Out of work in COVID-19 lockdown, Delhi citizens try self-employment in hopes of rebuilding livelihoods
With millions out of work and many being forced to explore new avenues, it remains to be seen how much success these ventures have.
Manoj Kumar, 34, lost his job even before the lockdown. With car sales taking a steep dip due to the pandemic, Manoj, a salesman in the car loan section of the Kotak Mahindra group in Ghaziabad, was not among the lucky few offered leave without pay or the option of staying on with a steep pay cut.
Initially optimistic about finding another job, Manoj soon found his hopes dashed by the countrywide lockdown. “I would read every article on how to make a living in times of COVID, read posts or watch YouTube videos that explained how to survive job loss, how to convert this into an opportunity,” said Manoj. “They made it all sound easy and very lucrative, but it isn't.”
Well-meaning friends advised him to start selling insurance, reasoning that if he could sell car loans, then he could sell insurance. But after doing more than a week’s homework on the options available, Manoj decided he would be his own boss.
“I felt even selling insurance would be difficult to make when the economy is going from bad to worse,” Manoj said. “People were only buying essential supplies. And they were afraid to go out. So I decided to set up the simplest business: home delivering vegetables in a safe and hygienic manner.”
And thus was born Manoj's home delivery business ‘Naturekart’. His friend Mohit designed a colourful poster and they put their heads together to come up with the text.
Every day on WhatsApp, Manoj sends out a pdf of two or three pages outlining the day's prices for fruits and vegetables. He takes orders till 9 pm on Google Forms, but tells customers they can send their list on WhatsApp if they prefer.
WhatsApp costs Manoj nothing and is convenient for most of his customers.
Now, Manoj's day begins as early as 4 am, when he goes to the mandis at Gazipur and Sahibabad, both within three kilometres of his home, to pick up vegetables and fruits to deliver to his customers by noon.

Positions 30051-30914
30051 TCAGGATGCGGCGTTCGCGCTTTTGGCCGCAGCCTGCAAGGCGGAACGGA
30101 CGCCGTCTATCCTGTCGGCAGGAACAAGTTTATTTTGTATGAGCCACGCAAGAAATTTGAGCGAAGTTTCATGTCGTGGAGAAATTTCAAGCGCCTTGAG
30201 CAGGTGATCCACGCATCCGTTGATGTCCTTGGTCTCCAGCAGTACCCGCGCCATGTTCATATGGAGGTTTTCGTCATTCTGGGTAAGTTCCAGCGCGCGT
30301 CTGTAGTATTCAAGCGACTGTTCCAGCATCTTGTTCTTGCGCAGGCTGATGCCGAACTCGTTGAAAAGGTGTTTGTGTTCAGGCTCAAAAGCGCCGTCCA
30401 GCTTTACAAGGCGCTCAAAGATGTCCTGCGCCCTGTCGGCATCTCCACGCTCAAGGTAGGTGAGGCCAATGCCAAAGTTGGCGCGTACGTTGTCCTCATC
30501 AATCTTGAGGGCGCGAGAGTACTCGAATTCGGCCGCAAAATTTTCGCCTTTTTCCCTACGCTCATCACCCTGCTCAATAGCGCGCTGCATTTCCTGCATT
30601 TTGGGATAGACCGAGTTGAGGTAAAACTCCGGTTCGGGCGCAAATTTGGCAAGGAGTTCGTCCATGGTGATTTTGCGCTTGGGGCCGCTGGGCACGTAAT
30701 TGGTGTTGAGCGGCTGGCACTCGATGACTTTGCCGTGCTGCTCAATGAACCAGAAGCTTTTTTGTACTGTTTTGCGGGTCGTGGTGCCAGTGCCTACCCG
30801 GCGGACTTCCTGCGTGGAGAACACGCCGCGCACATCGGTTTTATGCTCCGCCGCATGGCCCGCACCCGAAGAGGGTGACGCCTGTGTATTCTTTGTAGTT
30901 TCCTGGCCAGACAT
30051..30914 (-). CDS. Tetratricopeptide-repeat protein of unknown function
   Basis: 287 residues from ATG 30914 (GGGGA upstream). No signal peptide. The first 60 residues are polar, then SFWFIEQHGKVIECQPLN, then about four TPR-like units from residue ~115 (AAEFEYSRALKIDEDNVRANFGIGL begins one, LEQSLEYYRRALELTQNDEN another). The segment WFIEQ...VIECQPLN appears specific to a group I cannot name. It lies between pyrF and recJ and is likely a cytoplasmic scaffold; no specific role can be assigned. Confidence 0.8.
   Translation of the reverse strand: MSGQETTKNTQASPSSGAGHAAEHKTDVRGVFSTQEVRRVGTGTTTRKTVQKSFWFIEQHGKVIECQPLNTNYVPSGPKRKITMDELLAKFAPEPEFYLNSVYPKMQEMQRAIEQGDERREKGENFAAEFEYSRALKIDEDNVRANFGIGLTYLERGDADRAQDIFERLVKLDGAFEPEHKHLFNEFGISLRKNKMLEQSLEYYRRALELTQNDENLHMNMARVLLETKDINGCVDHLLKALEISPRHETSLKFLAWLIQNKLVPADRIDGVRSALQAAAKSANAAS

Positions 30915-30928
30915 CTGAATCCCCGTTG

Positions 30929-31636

As a dry run, he begged and friends and friends of family to order and send the Naturekart poster to all their contacts.
He formally rolled out the service on 1 May. By then, he'd hired a helper to wash and pack the vegetables, a delivery boy, and rented a room for Rs 8,000 a month in Vaishali, which is centrally located for his service areas of Vasundara, Vaishali, Indirapuram, Kaushambi and Noida: all densely populated with high-rises.
Manoj provides a contactless service comparable with the established e-commerce sites, but with the added personal touch of a local vendor. Customers can call and ask for something from Naturekart’s list. According to him, 9 out of 10 customers use digital payment methods.
“I started by buying vegetables and fruits worth around Rs 8,000 a day,” said a smiling Manoj. “Now, there are days when I purchase twice that amount. There's a slight dip these days because people are venturing out, but I've made up for that by adding sprouts, mushrooms and noodles.”
The first-time entrepreneur intends on growing his business by adding bakery products and groceries. After paying rent and salaries, he now earns around Rs 25,000 per month. The business has given him enough confidence to decide not to look for a job even after the lockdown ends. And he counts as a blessing that he has been able to pay the EMI on his home loan, Rs 7,000, uninterrupted.
People like Manoj — who find themselves without the security of a job, who need to manage home expenses, pay EMIs, take care of school fees, rent and medical expenses — are more and more being pushed into making new beginnings, where earnings initially may not be high, but the road ahead, promising flexibility and independence, seems inviting.
While those who work online — teaching a skill, for example — have it easier, the pandemic is offering a a new beginning to those who have to leave their homes. Unsurprisingly, many of these individuals are focusing on their neighbourhoods.
Akhilesh Gaur was a supervisor in a small rubber product manufacturing unit in east Delhi. The unit shuttered due to the lockdown, leaving Akhilesh and his family of five unsure about the future.
As Akhilesh desperately searched for an alternative, his wife Manju noticed a steady stream of customers, be it morning or evening, at the Mother Dairy booth. The couple decided to set stall, just a small table, next to the booth selling “immunity boosters”.